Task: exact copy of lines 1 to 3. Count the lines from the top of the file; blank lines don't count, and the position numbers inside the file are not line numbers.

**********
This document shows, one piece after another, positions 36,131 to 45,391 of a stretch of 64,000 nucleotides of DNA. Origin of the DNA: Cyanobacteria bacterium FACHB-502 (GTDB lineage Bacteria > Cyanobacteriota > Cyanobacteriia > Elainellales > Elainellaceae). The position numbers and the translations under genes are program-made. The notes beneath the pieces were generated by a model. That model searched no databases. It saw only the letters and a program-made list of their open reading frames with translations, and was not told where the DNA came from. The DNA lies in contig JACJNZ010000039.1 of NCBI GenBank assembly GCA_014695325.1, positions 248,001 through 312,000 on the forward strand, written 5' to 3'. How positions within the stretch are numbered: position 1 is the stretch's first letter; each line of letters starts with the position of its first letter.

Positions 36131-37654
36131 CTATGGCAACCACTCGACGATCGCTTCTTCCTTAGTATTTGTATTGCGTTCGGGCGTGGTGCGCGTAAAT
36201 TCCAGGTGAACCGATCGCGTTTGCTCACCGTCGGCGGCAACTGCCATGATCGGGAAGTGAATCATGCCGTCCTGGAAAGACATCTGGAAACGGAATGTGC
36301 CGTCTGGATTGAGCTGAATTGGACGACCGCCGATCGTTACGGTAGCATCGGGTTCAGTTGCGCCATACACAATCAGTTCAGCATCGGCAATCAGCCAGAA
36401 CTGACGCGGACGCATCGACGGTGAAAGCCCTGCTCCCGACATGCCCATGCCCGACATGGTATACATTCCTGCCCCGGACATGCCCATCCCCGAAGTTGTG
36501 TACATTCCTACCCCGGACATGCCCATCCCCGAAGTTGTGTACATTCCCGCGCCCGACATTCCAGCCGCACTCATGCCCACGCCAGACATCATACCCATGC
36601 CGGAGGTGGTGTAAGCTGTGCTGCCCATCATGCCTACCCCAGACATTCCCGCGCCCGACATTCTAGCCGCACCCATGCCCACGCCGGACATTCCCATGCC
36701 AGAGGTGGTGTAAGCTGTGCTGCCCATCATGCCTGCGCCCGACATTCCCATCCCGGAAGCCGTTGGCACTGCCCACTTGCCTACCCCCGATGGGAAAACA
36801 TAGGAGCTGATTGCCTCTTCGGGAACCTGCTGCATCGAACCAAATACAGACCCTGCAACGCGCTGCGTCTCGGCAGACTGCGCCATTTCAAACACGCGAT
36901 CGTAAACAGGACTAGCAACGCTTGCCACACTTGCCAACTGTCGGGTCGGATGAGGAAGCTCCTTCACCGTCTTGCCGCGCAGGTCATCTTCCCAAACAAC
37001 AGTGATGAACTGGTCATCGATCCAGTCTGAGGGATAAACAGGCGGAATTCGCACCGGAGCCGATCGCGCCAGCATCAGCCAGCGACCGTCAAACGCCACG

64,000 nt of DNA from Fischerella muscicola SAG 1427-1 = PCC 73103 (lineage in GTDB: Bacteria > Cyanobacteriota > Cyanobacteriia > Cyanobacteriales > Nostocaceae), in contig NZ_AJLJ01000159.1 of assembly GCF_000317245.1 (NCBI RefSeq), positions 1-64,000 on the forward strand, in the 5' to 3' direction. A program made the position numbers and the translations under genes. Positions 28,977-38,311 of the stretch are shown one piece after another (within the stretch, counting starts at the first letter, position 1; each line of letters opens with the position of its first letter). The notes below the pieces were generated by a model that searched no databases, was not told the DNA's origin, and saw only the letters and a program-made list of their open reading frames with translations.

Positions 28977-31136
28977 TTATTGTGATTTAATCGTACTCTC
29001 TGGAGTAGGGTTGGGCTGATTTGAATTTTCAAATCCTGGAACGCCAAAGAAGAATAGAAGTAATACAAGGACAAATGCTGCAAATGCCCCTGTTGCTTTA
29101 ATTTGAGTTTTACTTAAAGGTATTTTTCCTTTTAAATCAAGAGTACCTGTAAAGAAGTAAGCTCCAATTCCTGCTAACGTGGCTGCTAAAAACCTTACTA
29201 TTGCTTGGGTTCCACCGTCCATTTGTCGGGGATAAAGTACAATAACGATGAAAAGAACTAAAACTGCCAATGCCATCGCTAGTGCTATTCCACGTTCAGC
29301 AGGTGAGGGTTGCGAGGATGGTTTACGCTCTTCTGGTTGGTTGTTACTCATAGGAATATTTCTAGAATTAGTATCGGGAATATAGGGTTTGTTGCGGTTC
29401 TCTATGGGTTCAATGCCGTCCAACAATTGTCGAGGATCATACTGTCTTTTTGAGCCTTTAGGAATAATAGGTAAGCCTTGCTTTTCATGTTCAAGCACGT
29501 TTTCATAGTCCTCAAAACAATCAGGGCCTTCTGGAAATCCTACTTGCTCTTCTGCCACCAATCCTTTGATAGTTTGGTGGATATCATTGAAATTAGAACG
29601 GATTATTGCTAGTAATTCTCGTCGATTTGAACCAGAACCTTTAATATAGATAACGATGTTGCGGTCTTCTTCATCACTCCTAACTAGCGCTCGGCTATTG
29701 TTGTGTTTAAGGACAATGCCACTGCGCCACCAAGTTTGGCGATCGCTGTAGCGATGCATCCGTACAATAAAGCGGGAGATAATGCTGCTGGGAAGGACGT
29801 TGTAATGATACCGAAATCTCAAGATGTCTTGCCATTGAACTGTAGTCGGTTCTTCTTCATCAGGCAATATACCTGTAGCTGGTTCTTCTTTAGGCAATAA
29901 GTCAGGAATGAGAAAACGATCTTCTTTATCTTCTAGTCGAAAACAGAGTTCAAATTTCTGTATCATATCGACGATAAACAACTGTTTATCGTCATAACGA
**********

This document shows, one piece after another, positions 36,131 to 45,391 of a stretch of 64,000 nucleotides of DNA. Origin of the DNA: Cyanobacteria bacterium FACHB-502 (GTDB lineage Bacteria > Cyanobacteriota > Cyanobacteriia > Elainellales > Elainellaceae). The position numbers and the translations under genes are program-made. The notes beneath the pieces were generated by a model. That model searched no databases. It saw only the letters and a program-made list of their open reading frames with translations, and was not told where the DNA came from. The DNA lies in contig JACJNZ010000039.1 of NCBI GenBank assembly GCA_014695325.1, positions 248,001 through 312,000 on the forward strand, written 5' to 3'. How positions within the stretch are numbered: position 1 is the stretch's first letter; each line of letters starts with the position of its first letter.

Positions 36131-37654
36131 CTATGGCAACCACTCGACGATCGCTTCTTCCTTAGTATTTGTATTGCGTTCGGGCGTGGTGCGCGTAAAT